According to a recent Pew Research Center Study, 53% of U.S. Adults get their news regularly from social media platforms (SMPs) . The news is mixed with content from advertisers, celebrities, friends, and influencers—making it difficult to separate factual from fake and useful from useless. MIT professors Sarah H. Cen and Devavrat Shah offer a simple solution: smarter algorithmic filtering. In their paper, Regulating algorithmic filtering on social media , the authors suggest that the solution to combatting fake news is to adjust newsfeed algorithms to better reflect the types of interactions users experience in real life.
The "News" Experience
Before the advent of social media, the line between gossip, opinion, and news was much clearer. In England, where I grew up, I picked up a copy of The Guardian or watched the BBC to catch up on the news. If I wanted gossip, I called Aunt Edna--who kept up on all the juicy tidbits. I would only retell a tale if it came from a trusted source like a good friend or trustworthy relative (sorry, Aunt Edna, you weren’t on that list).
Fast forward to 2021 and the age of social media. Algorithmic filtering (AF) chooses the “news” that you see and don’t see. In other words, the news that ends up in front of you is dictated not by trusted news sources but by big tech companies. While AF has the potential to improve the user experience, it allows for the easy spread of fake news. Anyone with a few pennies can set up a legitimate looking website and tout their opinions; AF might serve you this interesting content simply because it thinks you’ll read it.
The lines have grayed so much that the average user may find it impossible to tell the difference between news and gossip: thanks to shares, reshares and rewrites, the most ridiculous fiction can be labeled as fact. Despite fact checking sites like Snopes and Allsides at out fingertips, many people don't go that extra mile and aren't questioning when the AF serves up "News".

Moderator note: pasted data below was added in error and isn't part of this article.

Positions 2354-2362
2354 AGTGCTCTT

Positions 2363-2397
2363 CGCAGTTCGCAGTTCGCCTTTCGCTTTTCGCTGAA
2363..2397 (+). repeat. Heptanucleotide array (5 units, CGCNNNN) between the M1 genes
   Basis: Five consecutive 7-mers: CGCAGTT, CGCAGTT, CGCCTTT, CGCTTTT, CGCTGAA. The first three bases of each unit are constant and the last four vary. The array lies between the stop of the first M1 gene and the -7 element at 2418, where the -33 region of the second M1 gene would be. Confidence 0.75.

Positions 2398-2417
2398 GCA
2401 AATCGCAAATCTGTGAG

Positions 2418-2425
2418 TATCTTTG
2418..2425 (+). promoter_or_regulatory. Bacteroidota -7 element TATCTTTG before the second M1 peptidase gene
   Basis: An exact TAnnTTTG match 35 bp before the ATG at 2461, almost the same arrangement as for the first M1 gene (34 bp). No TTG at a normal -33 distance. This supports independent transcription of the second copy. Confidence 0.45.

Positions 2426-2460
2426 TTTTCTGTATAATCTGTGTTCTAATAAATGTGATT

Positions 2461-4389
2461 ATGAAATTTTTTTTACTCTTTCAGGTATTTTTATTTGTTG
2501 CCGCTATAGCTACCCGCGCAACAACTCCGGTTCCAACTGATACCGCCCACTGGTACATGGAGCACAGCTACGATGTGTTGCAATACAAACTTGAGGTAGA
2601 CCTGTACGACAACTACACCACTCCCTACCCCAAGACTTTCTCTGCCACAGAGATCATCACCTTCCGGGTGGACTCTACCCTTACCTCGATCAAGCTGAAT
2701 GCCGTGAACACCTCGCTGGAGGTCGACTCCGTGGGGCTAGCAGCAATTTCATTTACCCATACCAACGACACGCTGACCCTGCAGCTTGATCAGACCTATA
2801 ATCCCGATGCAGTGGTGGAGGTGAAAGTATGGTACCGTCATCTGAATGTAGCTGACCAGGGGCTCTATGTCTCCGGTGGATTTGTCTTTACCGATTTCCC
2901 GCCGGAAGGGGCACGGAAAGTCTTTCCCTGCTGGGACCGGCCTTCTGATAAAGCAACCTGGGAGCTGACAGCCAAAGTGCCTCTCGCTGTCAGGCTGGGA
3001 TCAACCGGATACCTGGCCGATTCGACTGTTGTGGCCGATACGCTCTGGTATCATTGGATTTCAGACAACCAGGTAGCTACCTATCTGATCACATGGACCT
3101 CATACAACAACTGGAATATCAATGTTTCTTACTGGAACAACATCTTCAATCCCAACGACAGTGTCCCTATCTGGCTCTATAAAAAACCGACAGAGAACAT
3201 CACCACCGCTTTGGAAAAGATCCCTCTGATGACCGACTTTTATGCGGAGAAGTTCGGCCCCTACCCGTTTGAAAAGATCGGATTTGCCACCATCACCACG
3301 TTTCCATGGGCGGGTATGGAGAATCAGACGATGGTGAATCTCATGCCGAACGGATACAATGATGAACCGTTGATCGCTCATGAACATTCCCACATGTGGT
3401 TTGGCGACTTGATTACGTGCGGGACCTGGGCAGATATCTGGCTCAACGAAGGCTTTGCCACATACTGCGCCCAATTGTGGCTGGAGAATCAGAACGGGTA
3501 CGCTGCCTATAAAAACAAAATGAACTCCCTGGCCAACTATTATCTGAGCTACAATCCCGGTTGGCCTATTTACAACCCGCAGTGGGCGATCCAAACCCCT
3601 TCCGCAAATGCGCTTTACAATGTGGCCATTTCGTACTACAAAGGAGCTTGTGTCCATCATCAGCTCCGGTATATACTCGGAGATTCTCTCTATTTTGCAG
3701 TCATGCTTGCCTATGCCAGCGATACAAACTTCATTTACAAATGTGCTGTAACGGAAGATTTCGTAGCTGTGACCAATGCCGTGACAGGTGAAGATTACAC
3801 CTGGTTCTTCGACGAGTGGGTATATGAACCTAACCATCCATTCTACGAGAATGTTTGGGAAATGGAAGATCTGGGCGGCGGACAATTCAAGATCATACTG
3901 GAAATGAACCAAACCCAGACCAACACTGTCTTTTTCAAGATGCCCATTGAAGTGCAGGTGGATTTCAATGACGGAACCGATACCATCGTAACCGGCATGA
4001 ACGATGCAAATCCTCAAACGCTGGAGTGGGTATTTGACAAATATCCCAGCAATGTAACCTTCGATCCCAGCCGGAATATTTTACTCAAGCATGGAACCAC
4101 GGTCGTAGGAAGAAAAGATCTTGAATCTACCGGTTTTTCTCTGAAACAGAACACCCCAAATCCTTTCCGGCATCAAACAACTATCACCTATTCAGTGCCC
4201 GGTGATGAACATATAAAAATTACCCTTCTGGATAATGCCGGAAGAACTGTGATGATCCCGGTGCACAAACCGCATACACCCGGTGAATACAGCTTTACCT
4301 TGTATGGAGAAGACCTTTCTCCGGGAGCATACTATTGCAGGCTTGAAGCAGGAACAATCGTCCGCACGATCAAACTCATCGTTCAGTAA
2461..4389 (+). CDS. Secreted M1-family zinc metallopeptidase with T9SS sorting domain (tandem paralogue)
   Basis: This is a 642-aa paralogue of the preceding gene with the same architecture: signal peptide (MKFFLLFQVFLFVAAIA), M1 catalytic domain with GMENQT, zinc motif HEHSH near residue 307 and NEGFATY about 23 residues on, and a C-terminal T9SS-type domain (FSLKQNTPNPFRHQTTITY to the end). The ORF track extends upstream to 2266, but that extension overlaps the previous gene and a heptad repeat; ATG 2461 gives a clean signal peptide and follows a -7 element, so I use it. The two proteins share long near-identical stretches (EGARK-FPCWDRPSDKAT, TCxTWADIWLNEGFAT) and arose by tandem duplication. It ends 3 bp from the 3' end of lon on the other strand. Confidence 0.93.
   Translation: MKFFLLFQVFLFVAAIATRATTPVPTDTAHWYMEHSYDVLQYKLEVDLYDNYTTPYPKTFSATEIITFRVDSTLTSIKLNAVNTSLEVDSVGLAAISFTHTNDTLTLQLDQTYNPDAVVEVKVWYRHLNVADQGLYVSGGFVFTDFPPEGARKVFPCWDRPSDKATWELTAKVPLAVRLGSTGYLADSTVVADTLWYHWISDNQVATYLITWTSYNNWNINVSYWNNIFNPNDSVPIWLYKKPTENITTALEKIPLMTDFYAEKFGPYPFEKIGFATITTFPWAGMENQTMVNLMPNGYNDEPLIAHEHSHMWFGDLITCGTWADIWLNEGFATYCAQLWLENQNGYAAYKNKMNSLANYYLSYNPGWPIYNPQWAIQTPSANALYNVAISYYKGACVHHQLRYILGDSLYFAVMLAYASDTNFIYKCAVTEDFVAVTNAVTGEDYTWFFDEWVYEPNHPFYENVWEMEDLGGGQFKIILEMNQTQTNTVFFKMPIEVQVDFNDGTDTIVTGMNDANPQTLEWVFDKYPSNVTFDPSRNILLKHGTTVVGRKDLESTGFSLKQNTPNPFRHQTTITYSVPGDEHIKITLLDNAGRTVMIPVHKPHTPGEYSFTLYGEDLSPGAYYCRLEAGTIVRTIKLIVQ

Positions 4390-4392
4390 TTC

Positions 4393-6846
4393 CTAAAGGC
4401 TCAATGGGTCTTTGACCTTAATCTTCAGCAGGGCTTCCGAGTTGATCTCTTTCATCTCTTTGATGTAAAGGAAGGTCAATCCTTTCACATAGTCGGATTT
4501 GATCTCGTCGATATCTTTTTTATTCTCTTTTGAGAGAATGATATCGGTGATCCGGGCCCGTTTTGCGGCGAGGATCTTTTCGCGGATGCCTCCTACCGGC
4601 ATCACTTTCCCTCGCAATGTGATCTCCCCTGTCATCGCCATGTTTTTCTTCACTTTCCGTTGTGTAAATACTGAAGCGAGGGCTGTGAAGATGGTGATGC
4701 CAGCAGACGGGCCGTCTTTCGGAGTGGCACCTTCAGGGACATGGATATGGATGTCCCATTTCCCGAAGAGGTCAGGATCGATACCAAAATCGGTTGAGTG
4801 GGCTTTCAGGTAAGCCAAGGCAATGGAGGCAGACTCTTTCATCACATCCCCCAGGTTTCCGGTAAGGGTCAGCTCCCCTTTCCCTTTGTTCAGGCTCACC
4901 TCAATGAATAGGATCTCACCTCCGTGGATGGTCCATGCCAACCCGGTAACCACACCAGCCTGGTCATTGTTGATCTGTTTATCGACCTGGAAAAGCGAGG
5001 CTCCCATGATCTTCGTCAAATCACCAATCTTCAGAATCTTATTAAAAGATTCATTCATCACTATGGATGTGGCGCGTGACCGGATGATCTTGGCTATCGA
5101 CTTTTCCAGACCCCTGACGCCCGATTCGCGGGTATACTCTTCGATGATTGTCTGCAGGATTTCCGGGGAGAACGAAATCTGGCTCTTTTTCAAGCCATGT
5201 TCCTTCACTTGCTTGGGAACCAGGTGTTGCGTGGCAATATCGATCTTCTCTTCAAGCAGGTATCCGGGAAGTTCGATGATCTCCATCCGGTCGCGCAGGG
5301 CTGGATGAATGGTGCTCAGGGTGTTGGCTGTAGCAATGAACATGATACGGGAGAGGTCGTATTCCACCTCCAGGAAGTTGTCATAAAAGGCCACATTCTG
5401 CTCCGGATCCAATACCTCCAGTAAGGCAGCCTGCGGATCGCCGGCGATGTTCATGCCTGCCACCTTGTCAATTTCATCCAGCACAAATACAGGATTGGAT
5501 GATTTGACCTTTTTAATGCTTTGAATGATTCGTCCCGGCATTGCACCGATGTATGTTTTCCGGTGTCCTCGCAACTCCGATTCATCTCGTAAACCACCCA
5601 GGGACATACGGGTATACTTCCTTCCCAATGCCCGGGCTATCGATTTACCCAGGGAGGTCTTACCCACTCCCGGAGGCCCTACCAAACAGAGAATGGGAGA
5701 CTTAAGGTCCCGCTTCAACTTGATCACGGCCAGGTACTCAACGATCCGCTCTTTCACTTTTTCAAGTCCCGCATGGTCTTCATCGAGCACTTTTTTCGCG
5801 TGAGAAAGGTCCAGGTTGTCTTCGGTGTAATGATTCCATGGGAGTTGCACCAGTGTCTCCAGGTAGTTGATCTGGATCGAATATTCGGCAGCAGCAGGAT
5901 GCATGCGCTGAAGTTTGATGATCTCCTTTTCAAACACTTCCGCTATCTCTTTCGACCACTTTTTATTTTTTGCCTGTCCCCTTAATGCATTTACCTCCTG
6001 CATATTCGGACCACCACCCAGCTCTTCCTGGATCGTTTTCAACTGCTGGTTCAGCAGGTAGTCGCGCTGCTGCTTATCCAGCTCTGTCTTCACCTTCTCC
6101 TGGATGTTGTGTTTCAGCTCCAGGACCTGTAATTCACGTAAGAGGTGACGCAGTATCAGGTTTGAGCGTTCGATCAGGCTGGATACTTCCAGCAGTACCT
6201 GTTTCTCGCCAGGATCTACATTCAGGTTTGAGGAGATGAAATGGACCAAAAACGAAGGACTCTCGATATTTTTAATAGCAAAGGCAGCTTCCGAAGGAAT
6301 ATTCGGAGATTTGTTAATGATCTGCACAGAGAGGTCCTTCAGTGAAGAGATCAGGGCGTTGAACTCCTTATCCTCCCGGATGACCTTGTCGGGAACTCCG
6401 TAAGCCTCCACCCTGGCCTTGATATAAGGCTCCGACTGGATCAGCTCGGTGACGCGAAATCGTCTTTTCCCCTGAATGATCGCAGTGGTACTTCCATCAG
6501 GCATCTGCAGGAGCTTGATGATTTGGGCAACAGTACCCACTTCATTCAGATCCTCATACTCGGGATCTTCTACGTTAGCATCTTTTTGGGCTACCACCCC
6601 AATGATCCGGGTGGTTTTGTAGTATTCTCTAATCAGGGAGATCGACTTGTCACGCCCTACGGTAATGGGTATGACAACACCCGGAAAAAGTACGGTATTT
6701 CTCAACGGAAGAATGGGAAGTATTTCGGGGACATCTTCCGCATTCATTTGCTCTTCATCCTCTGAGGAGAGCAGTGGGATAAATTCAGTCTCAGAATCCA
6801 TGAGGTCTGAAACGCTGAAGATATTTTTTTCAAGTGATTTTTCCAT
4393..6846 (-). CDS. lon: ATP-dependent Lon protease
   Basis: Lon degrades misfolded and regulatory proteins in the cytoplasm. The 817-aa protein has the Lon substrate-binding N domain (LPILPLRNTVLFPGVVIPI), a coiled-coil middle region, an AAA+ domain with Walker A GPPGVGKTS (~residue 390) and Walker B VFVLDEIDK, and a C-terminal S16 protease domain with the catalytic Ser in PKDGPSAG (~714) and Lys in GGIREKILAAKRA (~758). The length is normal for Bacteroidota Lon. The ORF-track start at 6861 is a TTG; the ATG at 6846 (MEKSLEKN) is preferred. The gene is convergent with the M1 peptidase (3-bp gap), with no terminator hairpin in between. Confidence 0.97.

Fixing the Problem
“Online social networks have twisted the flow of information and put the ability to do so in the hands of a few,” says Shah, in an interview on the MIT website . “So, let’s go back to normalcy.”
According to Shah, Fixing the problem of misinformation is “doable through algorithms,” simply by tweaking the way they operate to mimic how the spread of information works in real life: through peer interactions. Shah states that this could be achieved by randomly subsampling posts so that the AF includes “A measured amount of diversity,” pulling news feed content at random from all of a user’s network connections. The general idea is that if a user’s feed only pulled randomly from known contacts, then that user wouldn’t be served polarizing content based on repeat recommendations.
Cen and Shah took steps to mathematically formalize the relationship between how AF affects user learning and decision making, constructing a regulatory procedure that mitigates the AF’s influence on these factors. The team found a "sweet spot" where the Social Media Platform (SMP) was incentivized to increase content diversity for users as doing so led to greater rewards (i.e. profits) for the SMP.
Should we stop looking at SM for “News”?
It’s great to hear that steps are being taken to solve the current problems we have with fake news today. Tweaking AFs to deal with the drivel and clutter on my News Feed would be a welcome step. However, there are obvious ethical problems any way you look at tweaking algorithms that may limit free flow of information and commerce. So it may be a while before we see any substantial tweaks implemented.
In the meantime, here's an even simpler solution: ban social media from calling it a "News" feed, when it clearly isn't. Seeing as it's an algorithmically served collection of gossip, news, unsubstantiated opinions and social commentary, why not call it the GNUS instead?.
News Image at top: Tomwsulcer, CC0, via Wikimedia Commons